I don’t deny the fact that, after the riding school incident, which left me in a cast for several months, I was scared of wet conditions but Vicente believed that the best way to get over my fear was to go to Scotland! Once back from this trip, I’d be an expert at riding in wet conditions and so, a little recklessly, I let him convince me and we set off.
Full of excitement, we left Spain and headed to Scotland. We couldn’t wait to get started. It’s a country where it rains almost every day. I was nervous, because as I’ve said, the riding school incident had affected me, but I had to get over it and the best way to do that was to face it.
We travelled through the whole of Great Britain from September to November. The weather didn’t help and it was very cold at times, but we knew that the really freezing temperatures would come in the months ahead.
With the coming of winter, we moved on to Morocco and the Western Sahara, where we faced different challenges – sand, sweltering heat and desert. This was nothing new for Vicente as he had several years of experience of travelling in Morocco with an enduro bike, but I didn’t know what it meant to find yourself in the middle of the desert, in tremendous heat, battling with the sand and without water. Until the day when we were in the Sahara and several miles from the closest inhabited place and we lost the only bottle of water we had left!
We stayed in Morocco for a month, during which we really got to know the culture, the people and the cuisine. Morocco had a particular effect on me. As a Brazilian, I love the Arabic culture and the scenery this land offers, so different from those of my homeland. A wonderful country, of which I’ll always have fond memories.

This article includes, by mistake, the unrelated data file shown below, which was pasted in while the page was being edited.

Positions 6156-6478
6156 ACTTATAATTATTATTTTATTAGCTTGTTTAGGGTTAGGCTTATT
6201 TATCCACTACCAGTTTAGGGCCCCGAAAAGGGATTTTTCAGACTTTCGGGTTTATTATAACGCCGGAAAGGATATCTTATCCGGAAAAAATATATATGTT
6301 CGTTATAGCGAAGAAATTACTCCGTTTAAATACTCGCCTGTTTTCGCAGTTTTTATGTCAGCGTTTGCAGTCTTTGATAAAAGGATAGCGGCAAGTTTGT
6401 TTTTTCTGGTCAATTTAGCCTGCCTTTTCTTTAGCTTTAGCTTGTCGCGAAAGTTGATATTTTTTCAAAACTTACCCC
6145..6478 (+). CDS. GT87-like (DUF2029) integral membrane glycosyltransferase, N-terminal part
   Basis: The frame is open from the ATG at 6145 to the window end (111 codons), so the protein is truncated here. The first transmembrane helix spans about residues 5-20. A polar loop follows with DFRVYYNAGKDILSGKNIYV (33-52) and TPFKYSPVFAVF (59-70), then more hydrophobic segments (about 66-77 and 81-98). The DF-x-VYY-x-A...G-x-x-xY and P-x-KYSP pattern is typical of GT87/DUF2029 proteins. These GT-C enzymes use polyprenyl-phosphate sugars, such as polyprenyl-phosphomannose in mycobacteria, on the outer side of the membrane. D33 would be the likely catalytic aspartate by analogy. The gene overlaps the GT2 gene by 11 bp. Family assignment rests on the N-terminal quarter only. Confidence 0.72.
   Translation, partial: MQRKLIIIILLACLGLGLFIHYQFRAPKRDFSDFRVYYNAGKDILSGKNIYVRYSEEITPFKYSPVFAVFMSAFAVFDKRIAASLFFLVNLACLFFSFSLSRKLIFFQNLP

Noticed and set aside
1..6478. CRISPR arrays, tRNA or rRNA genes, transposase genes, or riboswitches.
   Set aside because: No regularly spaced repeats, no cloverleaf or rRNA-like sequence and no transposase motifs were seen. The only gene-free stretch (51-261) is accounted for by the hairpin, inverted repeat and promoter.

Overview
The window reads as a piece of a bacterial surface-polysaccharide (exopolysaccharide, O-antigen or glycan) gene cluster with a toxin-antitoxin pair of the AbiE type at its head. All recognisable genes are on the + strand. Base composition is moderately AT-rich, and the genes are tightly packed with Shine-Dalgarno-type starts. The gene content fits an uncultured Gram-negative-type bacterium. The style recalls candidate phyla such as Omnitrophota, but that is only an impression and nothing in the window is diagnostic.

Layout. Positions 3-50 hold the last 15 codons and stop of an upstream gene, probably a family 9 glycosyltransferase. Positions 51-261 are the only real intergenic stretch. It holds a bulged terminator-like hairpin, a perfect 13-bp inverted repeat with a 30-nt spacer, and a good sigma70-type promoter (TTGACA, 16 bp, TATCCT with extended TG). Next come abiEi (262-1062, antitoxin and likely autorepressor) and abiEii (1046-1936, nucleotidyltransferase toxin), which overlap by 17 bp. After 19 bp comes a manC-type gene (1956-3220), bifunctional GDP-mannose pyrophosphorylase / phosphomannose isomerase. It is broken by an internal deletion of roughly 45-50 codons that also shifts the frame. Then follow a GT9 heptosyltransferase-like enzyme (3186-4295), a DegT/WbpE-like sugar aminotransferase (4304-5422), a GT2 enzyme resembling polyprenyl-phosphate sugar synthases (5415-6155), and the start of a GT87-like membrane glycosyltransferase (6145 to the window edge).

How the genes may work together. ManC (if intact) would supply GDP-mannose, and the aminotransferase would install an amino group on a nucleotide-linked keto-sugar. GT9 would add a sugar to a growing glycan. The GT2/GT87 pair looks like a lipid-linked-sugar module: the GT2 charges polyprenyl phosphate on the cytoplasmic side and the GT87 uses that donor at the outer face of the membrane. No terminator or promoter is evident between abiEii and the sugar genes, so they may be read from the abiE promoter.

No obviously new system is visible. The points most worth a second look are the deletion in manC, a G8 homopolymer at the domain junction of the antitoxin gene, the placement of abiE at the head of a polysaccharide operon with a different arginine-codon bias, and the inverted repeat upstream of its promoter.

Our idea was to cover North Africa before returning to Europe, so that I could build confidence with my bike. Algeria was nearby but we couldn’t reach it from Morocco, as the border between these two countries has been closed for many years for political reasons. So we had to return to Spain, before heading into Algeria and, from there, Tunisia.
Sorting the visa was quite complicated due to the various requirements. And then, after showing our documents, insurance policies and the rest, our visa was denied because it was election time and they didn’t want any tourists around.
And so we changed our plans and went to Tunisia via Italy.
We traversed the Bel Paese from north to south before getting the ferry to Sicily. After a few days spent thoroughly exploring the place, we took a ferry to Tunis.
The day after we arrived in Tunisia marked the start of Ramadan, a period during which the country is transformed, with normal activity reduced, many shops closed and the cities almost empty. More than once, we were forced to have a can of tuna and a piece of bread for lunch because we couldn’t find anywhere open in which to eat.
Finally, after a month, Ramadan came to an end and we were able to eat anywhere, at any time, so we had the chance to appreciate some excellent Arab cuisine.
We crossed Tunisia in its entirety, from north to south and from east to west, as we usually do on this world tour in order to really get to know the countries we visit. It was now clear that the trip to North Cape had been a way for Vicente to put me to the test and understand whether I’d be able to cope with the many hours in the saddle!
And so we reached the border with Libya but we couldn’t cross due to the conflict taking place there. We’ll try again at a better time.
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